Difference between revisions of "M3A1 Grease Gun"
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Revision as of 09:17, 3 August 2020
M3A1 Grease Gun
|M3A1 Grease Gun|
|Feed System||30 Round Magazine|
|Rate of Fire||450 Rounds/Min|
|Maximum Effective Range||110m|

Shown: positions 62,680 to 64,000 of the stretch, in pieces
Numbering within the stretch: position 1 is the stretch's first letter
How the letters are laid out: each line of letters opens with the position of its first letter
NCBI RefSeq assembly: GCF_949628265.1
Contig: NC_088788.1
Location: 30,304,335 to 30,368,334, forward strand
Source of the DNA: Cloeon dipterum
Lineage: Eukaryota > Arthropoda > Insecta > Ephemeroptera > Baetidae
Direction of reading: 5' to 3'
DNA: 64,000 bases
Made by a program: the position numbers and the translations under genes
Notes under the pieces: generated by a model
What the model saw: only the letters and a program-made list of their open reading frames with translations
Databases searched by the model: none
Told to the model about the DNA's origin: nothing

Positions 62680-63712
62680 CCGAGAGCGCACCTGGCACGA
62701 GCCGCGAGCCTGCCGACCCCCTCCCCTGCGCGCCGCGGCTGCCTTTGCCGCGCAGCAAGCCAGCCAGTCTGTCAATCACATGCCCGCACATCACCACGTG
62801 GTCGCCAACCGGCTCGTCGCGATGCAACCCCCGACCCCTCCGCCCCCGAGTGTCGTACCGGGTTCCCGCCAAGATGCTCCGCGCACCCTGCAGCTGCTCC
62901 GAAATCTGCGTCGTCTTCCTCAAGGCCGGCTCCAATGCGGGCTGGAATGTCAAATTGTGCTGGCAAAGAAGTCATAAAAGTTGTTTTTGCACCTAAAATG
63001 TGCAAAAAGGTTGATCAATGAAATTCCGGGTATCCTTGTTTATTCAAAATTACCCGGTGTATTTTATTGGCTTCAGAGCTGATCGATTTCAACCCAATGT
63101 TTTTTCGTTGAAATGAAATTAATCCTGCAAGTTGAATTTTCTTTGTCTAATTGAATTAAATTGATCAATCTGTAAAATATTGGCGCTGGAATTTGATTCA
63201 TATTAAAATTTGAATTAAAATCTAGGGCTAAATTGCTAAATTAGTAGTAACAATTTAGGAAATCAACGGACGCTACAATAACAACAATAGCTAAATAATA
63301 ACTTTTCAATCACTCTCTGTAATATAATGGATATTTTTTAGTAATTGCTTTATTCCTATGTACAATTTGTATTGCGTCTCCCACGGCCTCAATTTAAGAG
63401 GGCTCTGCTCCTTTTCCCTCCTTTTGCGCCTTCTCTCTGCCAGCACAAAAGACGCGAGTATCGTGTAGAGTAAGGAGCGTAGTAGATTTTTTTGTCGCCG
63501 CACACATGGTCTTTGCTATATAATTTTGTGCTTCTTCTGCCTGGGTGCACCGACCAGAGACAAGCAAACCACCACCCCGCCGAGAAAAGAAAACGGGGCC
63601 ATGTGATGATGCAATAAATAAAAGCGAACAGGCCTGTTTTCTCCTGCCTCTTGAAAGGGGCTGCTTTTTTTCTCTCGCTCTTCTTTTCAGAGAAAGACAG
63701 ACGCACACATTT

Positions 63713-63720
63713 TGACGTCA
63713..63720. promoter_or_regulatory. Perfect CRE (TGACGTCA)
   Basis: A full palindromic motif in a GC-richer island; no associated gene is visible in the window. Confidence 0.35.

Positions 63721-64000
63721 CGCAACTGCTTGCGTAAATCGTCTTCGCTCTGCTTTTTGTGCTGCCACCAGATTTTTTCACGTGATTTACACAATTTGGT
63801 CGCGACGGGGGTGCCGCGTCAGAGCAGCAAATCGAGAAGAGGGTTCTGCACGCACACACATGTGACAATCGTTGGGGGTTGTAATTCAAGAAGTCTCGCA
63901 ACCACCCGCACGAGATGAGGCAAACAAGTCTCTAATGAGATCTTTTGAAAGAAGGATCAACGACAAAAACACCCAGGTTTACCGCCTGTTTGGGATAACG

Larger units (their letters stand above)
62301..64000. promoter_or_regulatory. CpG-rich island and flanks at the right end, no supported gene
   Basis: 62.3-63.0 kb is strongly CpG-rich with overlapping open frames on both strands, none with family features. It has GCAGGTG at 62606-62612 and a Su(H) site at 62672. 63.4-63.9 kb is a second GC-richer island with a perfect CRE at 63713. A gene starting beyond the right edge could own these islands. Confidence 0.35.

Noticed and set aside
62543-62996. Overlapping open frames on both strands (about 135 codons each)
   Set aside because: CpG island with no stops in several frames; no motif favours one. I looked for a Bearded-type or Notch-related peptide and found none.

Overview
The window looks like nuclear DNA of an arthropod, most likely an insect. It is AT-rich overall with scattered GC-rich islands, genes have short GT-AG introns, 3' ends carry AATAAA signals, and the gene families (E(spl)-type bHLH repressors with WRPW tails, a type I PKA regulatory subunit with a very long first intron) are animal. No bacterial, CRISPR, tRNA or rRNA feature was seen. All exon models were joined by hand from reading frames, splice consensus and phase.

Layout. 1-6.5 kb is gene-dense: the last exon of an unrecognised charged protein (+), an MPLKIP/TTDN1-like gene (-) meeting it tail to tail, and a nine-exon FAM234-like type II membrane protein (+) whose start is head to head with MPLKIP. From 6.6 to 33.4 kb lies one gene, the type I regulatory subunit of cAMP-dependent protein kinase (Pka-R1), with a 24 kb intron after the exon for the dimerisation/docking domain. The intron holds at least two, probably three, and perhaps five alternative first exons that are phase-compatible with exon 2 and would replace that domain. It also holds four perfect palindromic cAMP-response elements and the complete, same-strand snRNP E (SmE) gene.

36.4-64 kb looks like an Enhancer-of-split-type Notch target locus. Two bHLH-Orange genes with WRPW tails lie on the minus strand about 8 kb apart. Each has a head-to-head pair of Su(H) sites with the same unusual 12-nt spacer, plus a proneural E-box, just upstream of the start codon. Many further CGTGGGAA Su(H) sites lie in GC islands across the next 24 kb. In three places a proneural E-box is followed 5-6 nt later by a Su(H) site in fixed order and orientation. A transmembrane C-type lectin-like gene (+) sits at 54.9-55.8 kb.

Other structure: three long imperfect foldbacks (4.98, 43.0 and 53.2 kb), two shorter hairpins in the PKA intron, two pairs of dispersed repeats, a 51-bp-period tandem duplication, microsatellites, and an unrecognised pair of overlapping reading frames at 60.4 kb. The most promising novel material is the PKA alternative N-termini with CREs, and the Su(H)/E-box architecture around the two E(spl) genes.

America observed the effectiveness of submachine guns employed in Western Europe, particularly the German 9×19mm MP 40 and British Sten submachine gun and initiated a study to develop its own "Sten" type submachine gun in October 1942, even though the Thompson was a good weapon it was expensive and laborious to produce. The result was the M3 “grease gun” so call because it looked like a mechanics grease gun. The M3 was a cheap and reliable weapon. The first combat operations in which the M3 saw use was in the hands of some paratroopers of the 82nd and 101st Airborne Divisions during the Normandy drop as part of the D-Day invasion. Initially, many soldiers who were issued “grease guns” were not impressed with them and were reluctant to give up their trusted Thompsons. However, as the M3 began to see combat use, its reliability and lighter weight were seen as positive attributes, and most G.I.s, albeit grudgingly, came to accept the roughly hewn grease gun as a worthy successor to the finely crafted Thompson. It remained in service long after the Second World War ended being issues to US troops up to the first Gulf war.